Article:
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J Health Soc Behav. 1988 Mar;29(1):38-52.

Single motherhood and children's health.



This analysis employs the recently released Hispanic Health and Nutrition Examination Survey (hispanic HANES) and the National Health and Nutrition Examination Survey II (NHANES) to determine the effect of a mother's marital status on her report of her child's health for Mexican-American, black, and non-Hispanic white children aged 6 months to 11 years. The results reveal that single mothers report poorer overall physical health for their children than do mothers in intact marriages. Several social and cultural factors, including marital status, acculturation, and income, affect the accuracy of mother's assessments. The analysis also documented the extensive dependence of single mothers, especially minority-group mothers, on public programs. In summary, a mother's report of her child's health is the result of a complex interaction of cultural, demographic, and social class factors. This analysis revealed that marital status operates differently for 3 racial and ethnic groups, and that poverty and the stresses associated with single motherhood decrease levels of reported health for children. Analysis of a matched sample of Mexican-American children and their mothers revealed that, net of physician's assessment of a child's health, a mother's depression score is among the most significant predictors of her assessment of her child's health.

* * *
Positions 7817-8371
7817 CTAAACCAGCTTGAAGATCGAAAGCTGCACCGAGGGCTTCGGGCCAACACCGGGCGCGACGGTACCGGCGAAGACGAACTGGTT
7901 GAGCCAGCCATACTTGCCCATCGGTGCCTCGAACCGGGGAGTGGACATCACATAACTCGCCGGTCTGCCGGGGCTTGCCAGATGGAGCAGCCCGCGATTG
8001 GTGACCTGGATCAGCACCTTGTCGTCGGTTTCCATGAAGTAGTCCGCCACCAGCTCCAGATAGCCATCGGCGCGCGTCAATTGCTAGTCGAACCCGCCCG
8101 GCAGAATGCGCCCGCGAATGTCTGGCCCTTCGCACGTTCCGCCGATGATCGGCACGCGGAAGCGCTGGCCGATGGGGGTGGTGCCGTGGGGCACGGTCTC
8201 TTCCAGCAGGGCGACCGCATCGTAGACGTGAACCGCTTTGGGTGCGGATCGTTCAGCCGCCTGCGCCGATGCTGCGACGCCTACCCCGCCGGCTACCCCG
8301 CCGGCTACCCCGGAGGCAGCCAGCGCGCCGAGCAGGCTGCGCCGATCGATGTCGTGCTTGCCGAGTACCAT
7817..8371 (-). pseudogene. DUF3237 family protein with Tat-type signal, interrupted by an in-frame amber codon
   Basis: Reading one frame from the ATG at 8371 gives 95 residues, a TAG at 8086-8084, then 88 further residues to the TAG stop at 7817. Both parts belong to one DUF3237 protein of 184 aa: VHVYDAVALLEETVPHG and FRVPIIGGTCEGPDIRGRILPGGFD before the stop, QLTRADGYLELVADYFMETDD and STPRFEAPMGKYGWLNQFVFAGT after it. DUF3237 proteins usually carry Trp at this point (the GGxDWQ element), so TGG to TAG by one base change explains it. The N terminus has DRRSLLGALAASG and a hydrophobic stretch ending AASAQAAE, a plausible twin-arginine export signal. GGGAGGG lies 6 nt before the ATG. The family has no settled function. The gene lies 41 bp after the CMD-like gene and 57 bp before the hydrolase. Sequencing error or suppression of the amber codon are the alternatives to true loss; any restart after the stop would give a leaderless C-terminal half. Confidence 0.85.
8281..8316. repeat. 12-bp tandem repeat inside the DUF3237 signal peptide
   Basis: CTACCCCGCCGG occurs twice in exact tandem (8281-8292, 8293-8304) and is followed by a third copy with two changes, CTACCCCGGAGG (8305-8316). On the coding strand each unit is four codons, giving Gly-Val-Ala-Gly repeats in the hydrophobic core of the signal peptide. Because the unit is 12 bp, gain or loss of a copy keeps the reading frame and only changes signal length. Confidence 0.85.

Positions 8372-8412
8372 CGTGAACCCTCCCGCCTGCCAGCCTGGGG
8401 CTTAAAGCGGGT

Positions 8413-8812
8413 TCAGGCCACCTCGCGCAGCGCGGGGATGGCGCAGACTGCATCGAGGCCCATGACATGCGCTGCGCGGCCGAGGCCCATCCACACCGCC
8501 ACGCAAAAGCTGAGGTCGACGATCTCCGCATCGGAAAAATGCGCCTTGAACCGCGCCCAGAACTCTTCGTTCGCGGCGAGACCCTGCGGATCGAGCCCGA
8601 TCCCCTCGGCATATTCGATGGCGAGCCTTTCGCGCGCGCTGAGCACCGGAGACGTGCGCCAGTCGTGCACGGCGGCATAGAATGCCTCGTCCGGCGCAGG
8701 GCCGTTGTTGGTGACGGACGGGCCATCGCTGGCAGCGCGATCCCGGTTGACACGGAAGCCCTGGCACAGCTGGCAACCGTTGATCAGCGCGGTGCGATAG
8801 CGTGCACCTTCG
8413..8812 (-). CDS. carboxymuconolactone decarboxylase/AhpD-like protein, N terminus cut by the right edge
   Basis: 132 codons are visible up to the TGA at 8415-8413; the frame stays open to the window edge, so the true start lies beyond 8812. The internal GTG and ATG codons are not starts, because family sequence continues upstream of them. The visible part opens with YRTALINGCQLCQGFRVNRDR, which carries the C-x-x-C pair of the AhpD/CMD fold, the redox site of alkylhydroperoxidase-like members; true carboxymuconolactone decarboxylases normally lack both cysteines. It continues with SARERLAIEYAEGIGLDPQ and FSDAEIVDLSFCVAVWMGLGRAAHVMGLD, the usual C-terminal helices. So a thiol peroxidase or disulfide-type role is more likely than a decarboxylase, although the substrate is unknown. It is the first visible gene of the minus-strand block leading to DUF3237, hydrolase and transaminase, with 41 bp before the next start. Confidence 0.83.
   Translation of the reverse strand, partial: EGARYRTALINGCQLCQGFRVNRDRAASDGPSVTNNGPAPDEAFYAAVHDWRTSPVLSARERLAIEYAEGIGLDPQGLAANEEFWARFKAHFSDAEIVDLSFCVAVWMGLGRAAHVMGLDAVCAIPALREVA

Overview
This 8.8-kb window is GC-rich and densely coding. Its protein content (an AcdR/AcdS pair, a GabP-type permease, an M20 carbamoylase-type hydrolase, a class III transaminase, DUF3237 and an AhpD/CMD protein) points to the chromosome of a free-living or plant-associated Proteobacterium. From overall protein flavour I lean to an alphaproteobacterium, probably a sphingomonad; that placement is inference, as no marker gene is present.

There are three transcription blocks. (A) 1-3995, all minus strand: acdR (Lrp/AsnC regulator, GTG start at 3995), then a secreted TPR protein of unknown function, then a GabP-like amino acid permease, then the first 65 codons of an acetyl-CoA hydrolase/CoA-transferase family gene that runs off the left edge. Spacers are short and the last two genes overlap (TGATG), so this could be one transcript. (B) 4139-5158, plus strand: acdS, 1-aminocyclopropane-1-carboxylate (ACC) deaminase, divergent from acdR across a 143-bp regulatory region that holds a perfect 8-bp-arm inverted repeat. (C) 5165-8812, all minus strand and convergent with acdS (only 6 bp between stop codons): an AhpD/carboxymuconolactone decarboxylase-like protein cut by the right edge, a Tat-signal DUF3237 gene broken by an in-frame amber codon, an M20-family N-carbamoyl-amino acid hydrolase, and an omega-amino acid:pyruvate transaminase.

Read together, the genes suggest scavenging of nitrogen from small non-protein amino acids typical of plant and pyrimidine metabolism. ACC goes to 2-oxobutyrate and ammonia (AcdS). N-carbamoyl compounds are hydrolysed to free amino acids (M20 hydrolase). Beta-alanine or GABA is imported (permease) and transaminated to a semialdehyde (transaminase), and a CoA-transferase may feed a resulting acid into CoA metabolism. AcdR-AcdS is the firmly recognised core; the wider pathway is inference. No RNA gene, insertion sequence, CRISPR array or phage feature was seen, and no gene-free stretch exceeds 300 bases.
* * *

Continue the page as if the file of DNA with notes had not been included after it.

[Indexed for MEDLINE]

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